Tiernan had recommended The Undertaker Bar just round the corner from Clayton Whites so I spent the last hour of my evening sampling their fabulous Guinness before heading back to my room in preparation for my 8.30am visit the following day to have a quick look at Wexford Golf Club before heading off to play at Bunclody and then Courtown.

Wexford Golf Club was just five minutes’ drive from the hotel and was upgraded in 2006 by architect Jeff Howes.

The parkland course and modern clubhouse are located at the top of Mulgannon Hill and offer magnificent town and sea views.

I was disappointed my schedule didn’t give me time to play, so I’ll add that to my list for my next trip. In the meantime I was heading north and slightly inland for a 45-minute drive to Bunclody Golf & Fishing Club.

Situated in 300 acres of breathtaking parkland in the former Hall-Dare Estate on the Carlow Wexford border, there is plenty of room for this fabulous, must-visit course.

Opened in 2009, it is already ranked in the top 20 parkland courses in Ireland and, in 2019, it hosted the Irish PGA Championship.

The course can play more than 7,000 yards in length and has a variety of holes rarely seen on one course. It also includes a lift that takes you from one green to the next tee, but more of that in a moment.

I started off on the white tees but after failing to reach the par five 558-yard uphill first after three good hits, I decided to play the other 17 holes from the friendlier green tees the members tend to use.

All the holes were fantastic in their own way but the ones I particularly found worthy of mention were the tough par three fifth hole which was more than 200 yards in length with water tight on the right.

Holes six to nine are then on a completely different piece of low lying flat land alongside the river. The setting on this lovely sunny day was just stunning and I was left wishing I’d brought a rug and picnic!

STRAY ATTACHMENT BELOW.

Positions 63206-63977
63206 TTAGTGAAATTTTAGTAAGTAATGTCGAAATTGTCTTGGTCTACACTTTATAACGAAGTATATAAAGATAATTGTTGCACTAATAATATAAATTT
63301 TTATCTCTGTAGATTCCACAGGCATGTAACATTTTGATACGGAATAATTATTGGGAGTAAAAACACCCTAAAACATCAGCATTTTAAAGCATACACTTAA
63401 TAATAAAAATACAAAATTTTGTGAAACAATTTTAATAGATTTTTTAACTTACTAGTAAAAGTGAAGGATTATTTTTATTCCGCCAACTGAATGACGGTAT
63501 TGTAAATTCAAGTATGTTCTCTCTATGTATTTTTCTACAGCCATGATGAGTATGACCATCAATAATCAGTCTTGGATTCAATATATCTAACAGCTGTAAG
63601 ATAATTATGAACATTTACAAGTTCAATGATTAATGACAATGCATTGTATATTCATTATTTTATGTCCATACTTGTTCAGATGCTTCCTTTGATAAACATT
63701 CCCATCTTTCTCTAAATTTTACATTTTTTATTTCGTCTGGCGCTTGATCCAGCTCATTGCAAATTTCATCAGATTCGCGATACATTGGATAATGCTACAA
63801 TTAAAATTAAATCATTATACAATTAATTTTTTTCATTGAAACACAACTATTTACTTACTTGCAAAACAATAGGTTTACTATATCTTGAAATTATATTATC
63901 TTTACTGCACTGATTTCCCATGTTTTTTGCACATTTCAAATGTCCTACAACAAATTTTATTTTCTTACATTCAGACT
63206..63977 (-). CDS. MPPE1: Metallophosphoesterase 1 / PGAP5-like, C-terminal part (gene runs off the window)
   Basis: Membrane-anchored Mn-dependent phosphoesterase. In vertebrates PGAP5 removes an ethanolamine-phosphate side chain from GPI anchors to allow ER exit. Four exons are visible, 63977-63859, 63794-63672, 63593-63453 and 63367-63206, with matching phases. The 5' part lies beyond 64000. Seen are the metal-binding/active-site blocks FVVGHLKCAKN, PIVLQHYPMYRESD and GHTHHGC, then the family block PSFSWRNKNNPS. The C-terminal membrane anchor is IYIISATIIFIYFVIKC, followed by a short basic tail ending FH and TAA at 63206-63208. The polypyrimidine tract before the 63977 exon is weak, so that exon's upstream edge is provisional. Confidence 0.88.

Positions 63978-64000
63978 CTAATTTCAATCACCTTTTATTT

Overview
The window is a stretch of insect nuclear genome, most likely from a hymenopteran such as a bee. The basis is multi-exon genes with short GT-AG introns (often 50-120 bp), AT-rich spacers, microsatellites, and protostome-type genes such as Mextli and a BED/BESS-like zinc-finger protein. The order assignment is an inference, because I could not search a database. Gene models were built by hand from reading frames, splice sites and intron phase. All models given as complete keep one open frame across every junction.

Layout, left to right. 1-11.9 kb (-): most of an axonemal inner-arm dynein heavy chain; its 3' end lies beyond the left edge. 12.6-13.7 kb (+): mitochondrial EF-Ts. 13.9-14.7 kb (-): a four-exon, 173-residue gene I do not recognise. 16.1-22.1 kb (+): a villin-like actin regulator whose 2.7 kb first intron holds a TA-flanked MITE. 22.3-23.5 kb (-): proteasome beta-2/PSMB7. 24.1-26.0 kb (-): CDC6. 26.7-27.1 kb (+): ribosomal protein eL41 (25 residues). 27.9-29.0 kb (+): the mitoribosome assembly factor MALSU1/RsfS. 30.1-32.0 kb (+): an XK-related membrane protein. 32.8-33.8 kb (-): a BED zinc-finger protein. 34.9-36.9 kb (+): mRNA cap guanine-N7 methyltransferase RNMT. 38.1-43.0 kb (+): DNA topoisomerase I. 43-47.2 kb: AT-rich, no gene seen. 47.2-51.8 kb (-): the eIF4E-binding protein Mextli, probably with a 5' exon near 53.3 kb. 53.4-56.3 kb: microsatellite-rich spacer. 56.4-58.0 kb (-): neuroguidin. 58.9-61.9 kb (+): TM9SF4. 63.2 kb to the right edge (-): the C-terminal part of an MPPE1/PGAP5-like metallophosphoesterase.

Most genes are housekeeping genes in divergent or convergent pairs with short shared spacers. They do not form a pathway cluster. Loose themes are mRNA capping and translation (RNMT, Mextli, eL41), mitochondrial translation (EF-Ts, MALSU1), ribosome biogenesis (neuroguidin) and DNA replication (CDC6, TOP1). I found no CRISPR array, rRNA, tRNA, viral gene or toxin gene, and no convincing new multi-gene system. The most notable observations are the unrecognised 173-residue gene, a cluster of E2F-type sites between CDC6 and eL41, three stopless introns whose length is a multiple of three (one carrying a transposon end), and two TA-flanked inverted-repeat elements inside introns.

The back nine starts with four par fours and then starts the closing stretch that has to feature five of the best holes I have ever played. These include two gorgeous par threes, the second of which is the 166-yard 17th hole where I made a memorable birdie two after hitting my six iron to about three feet.

Having holed out on 17 you then walk 20 or 30 yards to the bottom of a steep hillside where a lift takes you 100 or so feet up to the 18th tee. It really is a fabulously quirky feature. The 18th is pretty memorable too as it sweeps down and to the right and all the way back to the circular shaped clubhouse.

Ready for a bite to eat, I headed into said clubhouse where I was greeted by general manager Caroline Dunne, who could not have been more helpful.

After a quick soup and sandwiches and a cup of tea I was ready to make my way back over to the east coast for a 40-minute drive to my final course of the trip – Courtown Golf Club.

With an hour or so to spare before I had to head off back to Dublin Port to catch my 8.30pm ferry home, I had a quick catch-up with Courtown’s general manager David Colley.

He was telling me how membership was up 25% this year and that the club were also getting an increasing number of UK golfers through bookings with Club Choice Ireland.

David suggested I head out and have a look around. I was immediately impressed. The fourth hole had lovely views and you could hear the sea from the fifth tee. The ninth was a strong par five that had two ditches going across it. The 12th was also a cracking par five with a pond in front and to the right of the green. The 15th was also a really good hole that had a huge tree in the centre of the fairway and a glimpse of the sea from the elevated tee.

The green on 17 was tucked away amongst nine large trees that momentarily caused me some confusion, but the 18th was an absolute gem of a par three almost entirely over water.

A shot into the heart of the green, two putts and a quick pint of Guinness in the clubhouse was the perfect end to my trip as I headed for Dublin and my Stena Line ferry back to Holyhead.

So if a golf trip to this part of Ireland is something that might be of interest, you would be best advised to contact Club Choice Ireland via email info@clubchoiceireland.com, Freephone 0800 285 1490 or visit their website www.clubchoiceireland.com.

They truly are the experts in golf in Ireland’s Ancient East and given the glowing recommendations from the courses and hotels I visited; you will be in good hands.

To view new drone footage of Rosslare Links, visit